Moderate exercise improves cardiovascular health, lowers blood pressure and helps control body weight. It also promotes the circulation of the cells and substances of the immune system, which allows them to move through the body freely and do their job efficiently. Unfortunately, only about 1 in 5 adults and teens get enough exercise to maintain good health, according to the American Heart Association.

Here is how a lack of activity can affect the body and lower your immune response:. Moderate physical activity is recommended to combat obesity, heart disease and diabetes.

Health experts recommend a moderate-intensity exercise routine, two to three times a week, for up to 45 minutes for good immune health. Try to aim for at least minutes of moderate exercise per week, or 30 minutes, five days a week. Maintaining an exercise routine might be particularly essential for the elderly.

However, avoid pushing yourself too hard for too long. Prolonged more than 1. The RDA for zinc is 2—13 mg for infants and children, depending on age, and 8—12 mg for adults, including those who are pregnant or lactating [ 29 ]. Zinc is involved in numerous aspects of cellular metabolism.

It is necessary for the catalytic activity of approximately enzymes and it plays a role in many body processes, including both the innate and adaptive immune systems [ 2 , 5 , 29 , 58 , ].

Zinc also has antiviral and anti-inflammatory properties, and it helps maintain the integrity of tissue barriers, such as the respiratory epithelia [ 5 , 58 , 83 , ].

Zinc deficiency adversely affects immune function by impairing the formation, activation, and maturation of lymphocytes.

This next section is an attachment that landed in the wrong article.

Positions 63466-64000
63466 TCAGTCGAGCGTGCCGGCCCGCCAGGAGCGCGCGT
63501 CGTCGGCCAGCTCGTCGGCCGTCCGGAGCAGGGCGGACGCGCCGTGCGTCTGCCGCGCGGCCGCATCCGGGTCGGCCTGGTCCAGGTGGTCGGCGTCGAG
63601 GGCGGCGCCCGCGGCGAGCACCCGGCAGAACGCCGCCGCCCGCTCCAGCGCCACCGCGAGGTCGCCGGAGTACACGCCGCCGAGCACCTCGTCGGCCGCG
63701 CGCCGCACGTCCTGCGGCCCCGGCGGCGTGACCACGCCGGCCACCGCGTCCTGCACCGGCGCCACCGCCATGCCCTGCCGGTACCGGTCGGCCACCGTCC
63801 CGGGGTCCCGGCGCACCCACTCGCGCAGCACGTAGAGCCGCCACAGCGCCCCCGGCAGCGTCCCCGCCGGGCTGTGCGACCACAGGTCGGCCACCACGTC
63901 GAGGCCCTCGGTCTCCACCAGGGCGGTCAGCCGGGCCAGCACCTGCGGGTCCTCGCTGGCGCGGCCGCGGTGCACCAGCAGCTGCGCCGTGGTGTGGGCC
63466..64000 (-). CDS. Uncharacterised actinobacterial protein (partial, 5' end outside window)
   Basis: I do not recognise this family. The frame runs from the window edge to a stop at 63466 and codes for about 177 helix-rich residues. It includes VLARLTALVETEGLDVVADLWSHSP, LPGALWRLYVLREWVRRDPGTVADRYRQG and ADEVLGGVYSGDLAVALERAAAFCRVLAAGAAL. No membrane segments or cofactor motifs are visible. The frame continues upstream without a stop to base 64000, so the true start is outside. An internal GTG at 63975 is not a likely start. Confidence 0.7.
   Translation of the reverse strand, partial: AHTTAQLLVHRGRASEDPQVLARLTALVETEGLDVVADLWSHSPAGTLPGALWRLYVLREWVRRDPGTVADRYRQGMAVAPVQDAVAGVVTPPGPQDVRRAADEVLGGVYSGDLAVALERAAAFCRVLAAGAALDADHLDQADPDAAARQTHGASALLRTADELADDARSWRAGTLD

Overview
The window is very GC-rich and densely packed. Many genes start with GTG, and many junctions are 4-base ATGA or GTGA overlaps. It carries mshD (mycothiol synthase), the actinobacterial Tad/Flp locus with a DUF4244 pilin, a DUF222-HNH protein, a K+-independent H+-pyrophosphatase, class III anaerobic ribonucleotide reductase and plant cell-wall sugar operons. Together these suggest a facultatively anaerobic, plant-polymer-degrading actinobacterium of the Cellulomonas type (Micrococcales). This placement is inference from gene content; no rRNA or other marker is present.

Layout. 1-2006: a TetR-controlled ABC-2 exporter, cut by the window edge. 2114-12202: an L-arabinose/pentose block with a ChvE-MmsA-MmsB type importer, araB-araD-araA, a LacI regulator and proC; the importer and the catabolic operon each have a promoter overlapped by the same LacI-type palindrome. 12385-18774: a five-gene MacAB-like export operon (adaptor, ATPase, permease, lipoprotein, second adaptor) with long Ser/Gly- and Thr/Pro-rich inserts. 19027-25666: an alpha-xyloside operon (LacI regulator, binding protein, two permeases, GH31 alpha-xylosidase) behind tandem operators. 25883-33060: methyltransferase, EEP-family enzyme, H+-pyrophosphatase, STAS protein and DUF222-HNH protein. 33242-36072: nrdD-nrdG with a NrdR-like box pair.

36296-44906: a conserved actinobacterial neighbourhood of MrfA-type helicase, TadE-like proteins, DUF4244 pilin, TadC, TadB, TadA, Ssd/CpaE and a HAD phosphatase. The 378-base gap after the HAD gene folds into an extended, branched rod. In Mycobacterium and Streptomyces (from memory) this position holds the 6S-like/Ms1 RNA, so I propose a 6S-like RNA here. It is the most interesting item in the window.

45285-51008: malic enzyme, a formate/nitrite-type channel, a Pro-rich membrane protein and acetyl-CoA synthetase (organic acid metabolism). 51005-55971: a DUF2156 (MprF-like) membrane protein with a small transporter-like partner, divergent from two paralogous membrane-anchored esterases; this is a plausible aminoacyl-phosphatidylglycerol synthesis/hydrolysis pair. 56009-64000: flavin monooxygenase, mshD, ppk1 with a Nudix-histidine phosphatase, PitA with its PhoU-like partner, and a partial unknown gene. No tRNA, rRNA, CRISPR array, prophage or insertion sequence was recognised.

In addition, zinc deficiency decreases ratios of helper to suppressor T cells, production of interleukin-2, and activity of natural killer cells and cytotoxic T cells [ 2 , 4 , 5 , 27 , , , ]. Furthermore, zinc deficiency is associated with elevated levels of proinflammatory mediators [ ].

These effects on immune response probably increase susceptibility to infections [ ] and inflammatory diseases, especially those affecting the lungs [ ]. Studies have found associations between low zinc status and higher risk of viral infections [ 79 ], and people with zinc deficiency have a higher risk of diarrhea and respiratory diseases [ 2 ].

Poor zinc status is also common among people with HIV or hepatitis C and is a risk factor for pneumonia in older adults [ 27 , 58 , , , ]. Some research suggests that zinc supplementation increases the number of T cells in the blood of older adults living in nursing homes [ ].

population might obtain marginal amounts of zinc [ ]. Older adults are among the groups most likely to have low intakes. Researchers have hypothesized that zinc could reduce the severity and duration of cold symptoms by directly inhibiting rhinovirus binding and replication in the nasal mucosa and suppressing inflammation [ , ].